After dropping this huge Law bombshell, our Lord asks a question of the Pharisees. Whose son is the Christ? The Son of David. Well then, “How is it then that David, in the Spirit, calls Him LORD, saying, ‘The LORD said to my LORD, Sit at My right hand, until I put Your enemies under your feet’? If then David calls Him LORD, how is He his Son?” When you hear “LORD” here – think God, think Jehovah. How can David call his Son, the Christ, LORD? How can David call his Son God? Now, the Pharisees, who are determined to remain self righteous, who reject Christ’s teaching about the fullness of the Law, they have no answer to this, because it is incomprehensible to them. It makes no sense – your son is lower than you, how could David’s Son, who is lower than him, be God? How could God be lower, be a servant unto man?

And here is the Gospel. The Gospel isn’t that the Law goes away, the Gospel isn’t that we get to ignore the Law. The Gospel is this – that God becomes Man, that Christ Jesus, both David’s Son and David’s LORD, comes into this world, and He accomplishes for you what you could not. Do you love God with your whole heart and soul and mind? The answer is no. Does Christ Jesus love the Father with His whole Heart and Soul and Mind? Yes indeed. Do you love your neighbor as yourself? No. But does Christ Jesus love you, His neighbor, as He loves Himself, indeed, does He love you more than He loves His own life? For your sake, knowing that you could not obtain heaven or salvation upon your own, Christ Jesus lays down His own life, goes to the cross, bears up the weight, the burden, the punishment of your sin, all for your sake. The cross is His love for you. It is His gift to you. The Son obeys the Father’s will, and you receive salvation. Your sin demands your death and punishment, but Christ Jesus, your Brother and Your LORD has been crucified, so there is no more punishment for you. He has been raised, promising you your own resurrection. And this has nothing to do with how good or how wretched you are – thanks be to God! It is all about how good and wondrous and loving He is.

He teaches you this with His Supper this morning. What is this Supper? It is the true Body and Blood of our Lord Jesus Christ under the bread and wine, instituted by Christ Himself for us Christians to eat and drink? Even now, Jesus does not remain high and mighty, but rather He comes down to you, comes to you in a way in which you can feel and taste and touch and receive. And why? So that you are able to receive forgiveness and life and salvation, that your faith is strengthened, that you who are weak in love may grow in faith towards God and love toward the neighbor (for the two are tied together). And what makes this Supper the Supper? Is it here because we are such wonderful people? Does Christ show up here because we are just that good? No – Christ is present in His Supper because in His Word He promised to be. This Supper isn’t about you, about your strength and love and works that you do for God. This Supper is Christ for you, it is about His strength and love and works that He has done for you. And that is our focus, our constant cry and refrain. Yes, indeed, I am a sinner, yes indeed, I am a hypocrite, yes indeed, I do not show love like I ought. But Christ Jesus my Lord is no sinner, yet for sinners like me He died. Christ Jesus my Lord is no hypocrite, for He practiced what He preached when He was nailed to the cross to win forgiveness for my sin. But Christ Jesus my Lord shows love in taking His forgiveness and giving it to me, to you, to all the world through His most precious Word, through His gifts of Baptism and His Supper. You, my dear friends, do fail, but Christ does not, not ever, and that is your hope and faith.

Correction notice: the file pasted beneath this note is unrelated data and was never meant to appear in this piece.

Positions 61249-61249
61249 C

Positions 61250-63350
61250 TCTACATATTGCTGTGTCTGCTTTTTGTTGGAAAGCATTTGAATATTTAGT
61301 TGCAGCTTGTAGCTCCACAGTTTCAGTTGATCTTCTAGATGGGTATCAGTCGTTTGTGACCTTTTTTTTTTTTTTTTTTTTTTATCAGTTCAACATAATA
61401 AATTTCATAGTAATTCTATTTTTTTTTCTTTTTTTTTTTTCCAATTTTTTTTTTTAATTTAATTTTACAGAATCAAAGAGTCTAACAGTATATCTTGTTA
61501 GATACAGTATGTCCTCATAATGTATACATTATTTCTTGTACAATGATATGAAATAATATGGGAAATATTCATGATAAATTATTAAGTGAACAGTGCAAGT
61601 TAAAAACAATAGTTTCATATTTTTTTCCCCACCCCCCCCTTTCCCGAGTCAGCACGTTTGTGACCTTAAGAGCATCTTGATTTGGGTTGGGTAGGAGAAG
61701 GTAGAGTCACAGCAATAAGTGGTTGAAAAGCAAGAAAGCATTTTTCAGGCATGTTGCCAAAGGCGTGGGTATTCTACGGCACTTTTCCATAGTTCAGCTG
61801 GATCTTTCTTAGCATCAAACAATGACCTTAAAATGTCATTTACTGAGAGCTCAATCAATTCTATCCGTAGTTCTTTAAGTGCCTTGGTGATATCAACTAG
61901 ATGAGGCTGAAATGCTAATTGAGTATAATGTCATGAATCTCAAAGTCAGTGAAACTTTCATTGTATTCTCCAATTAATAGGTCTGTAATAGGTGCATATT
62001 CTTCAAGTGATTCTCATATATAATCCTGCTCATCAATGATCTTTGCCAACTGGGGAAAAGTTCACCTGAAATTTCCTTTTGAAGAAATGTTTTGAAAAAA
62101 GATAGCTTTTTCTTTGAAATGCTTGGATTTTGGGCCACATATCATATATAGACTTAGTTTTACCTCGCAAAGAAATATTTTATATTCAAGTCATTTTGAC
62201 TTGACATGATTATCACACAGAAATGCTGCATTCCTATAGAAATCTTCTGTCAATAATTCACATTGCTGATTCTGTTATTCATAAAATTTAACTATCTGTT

And so my dear friends – do not become complacent with yourself. Do not become lazy in love, do not forget that loving God shown by loving your neighbor. Strive to do more good works, to show love better. But above all, remember Christ Jesus, Who did not simply rest in heaven, but Who for you and your salvation came down from heaven, Who worked tirelessly on your behalf to win you forgiveness, who works tirelessly to have that forgiveness given to you now, Who loves you totally and completely, and who makes you to be His own both now and eternally. In the Name of the Father and of the Son and of the Holy Ghost +